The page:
Tip #2 – Schedule time for yourself

Scheduled meetings are sacred time on most people’s business calendars – so why not take advantage of the fact that most people won’t interrupt these periods in order to get more done?

First, figure out when you’re most productive during the work day.  Then, schedule a 1-2 hour long “meeting” on your calendar during which time you won’t allow yourself to be interrupted.  Teach others to respect this time by ignoring calls or in-person requests and you’ll free up a nice chunk of time to work with minimal distractions.

Tip #3 – Wear headphones

Wearing headphones while working is one of the best signals you can give to tell others that you don’t want to be interrupted.  You don’t have to listen to music with your headphones on to achieve this effect – simply wearing them is enough to dissuade most people from disrupting your productivity with their own distractions.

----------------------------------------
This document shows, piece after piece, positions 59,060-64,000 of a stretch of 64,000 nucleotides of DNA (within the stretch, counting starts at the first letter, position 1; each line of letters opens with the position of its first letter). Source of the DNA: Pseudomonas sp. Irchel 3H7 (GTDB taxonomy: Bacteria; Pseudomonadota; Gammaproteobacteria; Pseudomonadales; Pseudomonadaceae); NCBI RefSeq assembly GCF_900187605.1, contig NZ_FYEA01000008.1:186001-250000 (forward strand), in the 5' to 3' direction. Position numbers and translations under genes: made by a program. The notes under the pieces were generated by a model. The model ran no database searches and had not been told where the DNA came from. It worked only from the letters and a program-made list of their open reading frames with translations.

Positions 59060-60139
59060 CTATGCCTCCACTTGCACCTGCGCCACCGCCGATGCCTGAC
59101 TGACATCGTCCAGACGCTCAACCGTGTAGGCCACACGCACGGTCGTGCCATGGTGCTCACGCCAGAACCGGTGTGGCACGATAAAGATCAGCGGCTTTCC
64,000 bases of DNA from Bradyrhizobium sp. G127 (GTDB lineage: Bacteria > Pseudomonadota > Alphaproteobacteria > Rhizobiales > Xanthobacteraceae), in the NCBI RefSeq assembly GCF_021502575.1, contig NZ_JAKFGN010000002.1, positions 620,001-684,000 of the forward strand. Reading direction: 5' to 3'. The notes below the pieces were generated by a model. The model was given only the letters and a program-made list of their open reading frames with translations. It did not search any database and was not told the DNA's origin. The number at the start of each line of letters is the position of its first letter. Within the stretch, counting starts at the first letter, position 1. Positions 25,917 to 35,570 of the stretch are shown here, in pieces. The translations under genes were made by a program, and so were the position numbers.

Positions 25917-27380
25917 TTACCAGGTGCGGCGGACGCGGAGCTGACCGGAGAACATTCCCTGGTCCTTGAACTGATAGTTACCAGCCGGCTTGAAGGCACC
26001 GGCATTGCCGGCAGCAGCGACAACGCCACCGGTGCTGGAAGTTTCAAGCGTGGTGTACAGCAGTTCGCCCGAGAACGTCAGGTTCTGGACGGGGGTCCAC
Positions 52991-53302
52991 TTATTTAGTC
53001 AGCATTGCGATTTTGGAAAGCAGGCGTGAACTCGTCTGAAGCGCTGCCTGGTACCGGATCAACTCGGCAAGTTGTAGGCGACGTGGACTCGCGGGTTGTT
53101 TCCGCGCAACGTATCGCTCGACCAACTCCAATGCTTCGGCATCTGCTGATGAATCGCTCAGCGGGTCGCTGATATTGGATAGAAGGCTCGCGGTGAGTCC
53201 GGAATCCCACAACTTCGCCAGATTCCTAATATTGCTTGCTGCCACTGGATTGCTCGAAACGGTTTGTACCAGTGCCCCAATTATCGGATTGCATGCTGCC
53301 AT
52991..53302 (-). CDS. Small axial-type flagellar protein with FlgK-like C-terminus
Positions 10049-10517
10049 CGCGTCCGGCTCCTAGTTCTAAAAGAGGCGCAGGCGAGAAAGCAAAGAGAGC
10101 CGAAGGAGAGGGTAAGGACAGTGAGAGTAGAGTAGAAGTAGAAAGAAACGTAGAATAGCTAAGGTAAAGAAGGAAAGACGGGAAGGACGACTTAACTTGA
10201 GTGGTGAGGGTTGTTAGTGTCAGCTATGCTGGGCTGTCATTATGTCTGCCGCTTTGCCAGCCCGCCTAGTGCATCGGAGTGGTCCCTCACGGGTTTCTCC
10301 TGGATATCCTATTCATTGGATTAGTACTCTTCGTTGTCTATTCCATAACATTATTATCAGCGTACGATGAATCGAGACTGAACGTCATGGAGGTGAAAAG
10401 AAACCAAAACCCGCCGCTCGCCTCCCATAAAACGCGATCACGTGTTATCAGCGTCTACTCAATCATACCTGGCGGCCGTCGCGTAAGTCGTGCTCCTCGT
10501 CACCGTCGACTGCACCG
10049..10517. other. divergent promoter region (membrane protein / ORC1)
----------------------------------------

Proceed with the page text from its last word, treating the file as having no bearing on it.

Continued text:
Tip #4 – Clean up your work environment

If a cluttered desk equals a cluttered mind, it’s possible that picking up your work environment could have a positive effect on your ability to focus without distractions.  But don’t limit your cleaning efforts to the piles of papers that have been sitting on your desk forever.  Clean up your browser icons, bookmark lists and old digital “to do” lists in order to minimize the digital clutter that could also prevent you from focusing at peak efficiency.

Tip #5 – Turn on website blocking tools

Work distractions don’t always come in the form of interruptions from coworkers.  In plenty of cases, we’re our own worst enemies when it comes to digital distractions.  Sure, you might tell yourself that you just need a few minutes of fun browsing in order to get back to work – but can you really justify this type of time-waster once you’ve blown through hours of could-have-been productive time?